16 The appreciation of evidence in respect of the cruelty in cases where the accused persons are also facing charge of an offence punishable under section 306 of the IPC, and/or 304B of the IPC, needs to be carefully done as ordinarily, such evidence is of the near relatives of the victim herself. The evidence usually consists in the form of the alleged statements made by the victim to these relatives before her death, but the disclosure about having made such statements comes only after the death. The death of the victim in such cases always arouses a feeling of grief and such as the human nature is, the relatives are instinctively likely to entertain great bias and prejudice against the husband and in-lawsTilak 9/20 (906)APEAL-405-96 of the victim. Certainly, the evidence of such relatives cannot be discarded or disbelieved merely on the ground of their relationship with the deceased and the delay with which the allegations are levelled. However, the Court cannot be oblivious of the fact that the relative witnesses of a deceased woman in cases under section 306 IPC and 304 of the IPC are quite likely to entertain prejudices against the husband and in-laws of such deceased. While appreciating the evidence of such relative witnesses that there exists a possibility of such natural bias against the husband and in-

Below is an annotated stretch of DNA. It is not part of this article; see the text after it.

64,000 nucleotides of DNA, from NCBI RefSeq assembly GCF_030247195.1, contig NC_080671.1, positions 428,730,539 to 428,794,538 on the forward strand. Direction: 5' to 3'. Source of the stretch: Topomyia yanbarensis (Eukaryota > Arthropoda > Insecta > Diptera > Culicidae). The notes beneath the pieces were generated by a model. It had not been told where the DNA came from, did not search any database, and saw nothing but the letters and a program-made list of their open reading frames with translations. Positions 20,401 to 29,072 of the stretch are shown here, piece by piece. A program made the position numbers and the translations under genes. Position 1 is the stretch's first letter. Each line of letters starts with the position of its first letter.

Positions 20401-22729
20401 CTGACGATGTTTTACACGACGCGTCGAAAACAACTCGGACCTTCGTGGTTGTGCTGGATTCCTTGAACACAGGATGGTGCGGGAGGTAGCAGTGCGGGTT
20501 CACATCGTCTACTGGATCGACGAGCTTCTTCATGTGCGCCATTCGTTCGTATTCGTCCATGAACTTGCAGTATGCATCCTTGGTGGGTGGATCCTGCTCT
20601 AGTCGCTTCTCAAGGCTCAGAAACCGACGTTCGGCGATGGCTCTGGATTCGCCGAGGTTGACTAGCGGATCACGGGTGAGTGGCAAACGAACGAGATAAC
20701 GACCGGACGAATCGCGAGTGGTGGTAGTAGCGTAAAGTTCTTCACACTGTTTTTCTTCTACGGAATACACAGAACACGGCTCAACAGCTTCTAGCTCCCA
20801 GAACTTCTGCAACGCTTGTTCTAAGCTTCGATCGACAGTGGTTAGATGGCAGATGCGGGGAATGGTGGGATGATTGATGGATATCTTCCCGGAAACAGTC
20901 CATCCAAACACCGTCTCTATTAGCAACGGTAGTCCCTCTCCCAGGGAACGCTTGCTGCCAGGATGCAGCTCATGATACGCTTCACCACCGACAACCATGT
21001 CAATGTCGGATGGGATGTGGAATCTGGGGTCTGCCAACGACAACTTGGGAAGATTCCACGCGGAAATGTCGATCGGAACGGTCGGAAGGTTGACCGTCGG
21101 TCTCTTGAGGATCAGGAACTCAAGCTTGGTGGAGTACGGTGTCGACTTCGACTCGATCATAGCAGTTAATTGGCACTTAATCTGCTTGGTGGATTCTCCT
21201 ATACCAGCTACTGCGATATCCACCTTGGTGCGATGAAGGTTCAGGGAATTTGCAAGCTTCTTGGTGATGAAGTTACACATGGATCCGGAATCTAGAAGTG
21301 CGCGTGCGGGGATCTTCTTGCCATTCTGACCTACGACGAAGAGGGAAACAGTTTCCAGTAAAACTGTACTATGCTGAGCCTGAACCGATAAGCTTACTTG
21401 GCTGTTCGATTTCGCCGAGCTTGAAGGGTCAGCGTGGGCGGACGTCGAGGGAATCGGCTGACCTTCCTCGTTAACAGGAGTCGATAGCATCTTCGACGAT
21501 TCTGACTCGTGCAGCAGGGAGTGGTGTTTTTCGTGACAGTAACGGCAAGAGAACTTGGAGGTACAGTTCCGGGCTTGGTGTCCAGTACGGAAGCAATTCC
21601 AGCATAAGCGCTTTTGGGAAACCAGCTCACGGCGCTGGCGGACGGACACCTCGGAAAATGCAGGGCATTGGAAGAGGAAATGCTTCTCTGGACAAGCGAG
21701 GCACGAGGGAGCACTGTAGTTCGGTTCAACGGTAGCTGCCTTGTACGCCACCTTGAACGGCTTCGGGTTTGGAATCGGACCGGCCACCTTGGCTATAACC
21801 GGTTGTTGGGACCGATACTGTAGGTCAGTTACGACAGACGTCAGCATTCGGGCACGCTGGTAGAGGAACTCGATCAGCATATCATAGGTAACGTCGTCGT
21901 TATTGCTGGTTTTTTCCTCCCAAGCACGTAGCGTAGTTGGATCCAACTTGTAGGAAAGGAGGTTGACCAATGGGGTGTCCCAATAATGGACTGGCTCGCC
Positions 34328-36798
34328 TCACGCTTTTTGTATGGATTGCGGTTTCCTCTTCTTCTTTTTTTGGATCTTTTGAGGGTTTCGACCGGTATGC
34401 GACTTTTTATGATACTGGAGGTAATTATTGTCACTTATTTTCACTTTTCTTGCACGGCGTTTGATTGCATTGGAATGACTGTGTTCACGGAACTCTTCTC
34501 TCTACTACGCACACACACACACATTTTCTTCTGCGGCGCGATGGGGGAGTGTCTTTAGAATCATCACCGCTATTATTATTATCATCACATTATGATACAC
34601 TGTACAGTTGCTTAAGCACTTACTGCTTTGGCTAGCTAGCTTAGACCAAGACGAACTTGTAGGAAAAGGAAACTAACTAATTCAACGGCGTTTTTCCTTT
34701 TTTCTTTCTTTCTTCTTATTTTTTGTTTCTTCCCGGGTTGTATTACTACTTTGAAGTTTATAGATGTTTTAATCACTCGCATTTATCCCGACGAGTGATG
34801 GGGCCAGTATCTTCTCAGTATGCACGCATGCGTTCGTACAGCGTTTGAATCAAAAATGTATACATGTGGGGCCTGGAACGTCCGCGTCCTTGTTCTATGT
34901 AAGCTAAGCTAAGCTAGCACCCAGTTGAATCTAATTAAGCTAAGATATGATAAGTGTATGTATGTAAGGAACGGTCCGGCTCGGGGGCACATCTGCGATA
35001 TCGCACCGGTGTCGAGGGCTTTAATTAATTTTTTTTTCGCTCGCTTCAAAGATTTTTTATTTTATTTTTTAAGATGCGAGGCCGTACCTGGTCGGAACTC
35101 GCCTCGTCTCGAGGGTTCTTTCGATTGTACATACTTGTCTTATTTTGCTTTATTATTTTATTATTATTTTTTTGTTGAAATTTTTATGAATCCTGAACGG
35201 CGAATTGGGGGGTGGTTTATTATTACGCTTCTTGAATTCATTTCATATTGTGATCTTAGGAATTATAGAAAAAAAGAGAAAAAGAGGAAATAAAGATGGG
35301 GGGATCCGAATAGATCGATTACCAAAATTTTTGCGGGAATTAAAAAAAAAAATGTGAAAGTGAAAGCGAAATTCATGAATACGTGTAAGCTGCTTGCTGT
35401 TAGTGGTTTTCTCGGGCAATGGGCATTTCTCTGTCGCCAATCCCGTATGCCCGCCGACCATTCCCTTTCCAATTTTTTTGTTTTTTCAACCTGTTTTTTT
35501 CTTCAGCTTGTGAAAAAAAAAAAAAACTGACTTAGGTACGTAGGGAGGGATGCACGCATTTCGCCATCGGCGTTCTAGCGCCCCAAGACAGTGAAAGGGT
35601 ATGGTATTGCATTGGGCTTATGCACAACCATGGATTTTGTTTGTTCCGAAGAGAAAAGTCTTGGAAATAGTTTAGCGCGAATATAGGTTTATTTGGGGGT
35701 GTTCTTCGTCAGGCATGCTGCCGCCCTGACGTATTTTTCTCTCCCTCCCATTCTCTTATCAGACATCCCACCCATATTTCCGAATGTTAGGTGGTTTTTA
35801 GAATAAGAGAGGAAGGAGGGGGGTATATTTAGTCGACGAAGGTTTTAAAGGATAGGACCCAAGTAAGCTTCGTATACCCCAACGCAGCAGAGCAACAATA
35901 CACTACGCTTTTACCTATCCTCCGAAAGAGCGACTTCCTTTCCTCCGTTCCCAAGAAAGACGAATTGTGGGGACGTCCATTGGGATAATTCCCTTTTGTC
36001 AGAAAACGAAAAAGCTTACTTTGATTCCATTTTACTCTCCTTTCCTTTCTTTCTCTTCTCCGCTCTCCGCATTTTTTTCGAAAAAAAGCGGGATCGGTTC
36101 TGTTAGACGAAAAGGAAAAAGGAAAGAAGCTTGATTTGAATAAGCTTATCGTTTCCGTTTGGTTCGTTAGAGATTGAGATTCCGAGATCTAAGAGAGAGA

laws of the deceased, needs to be kept in mind.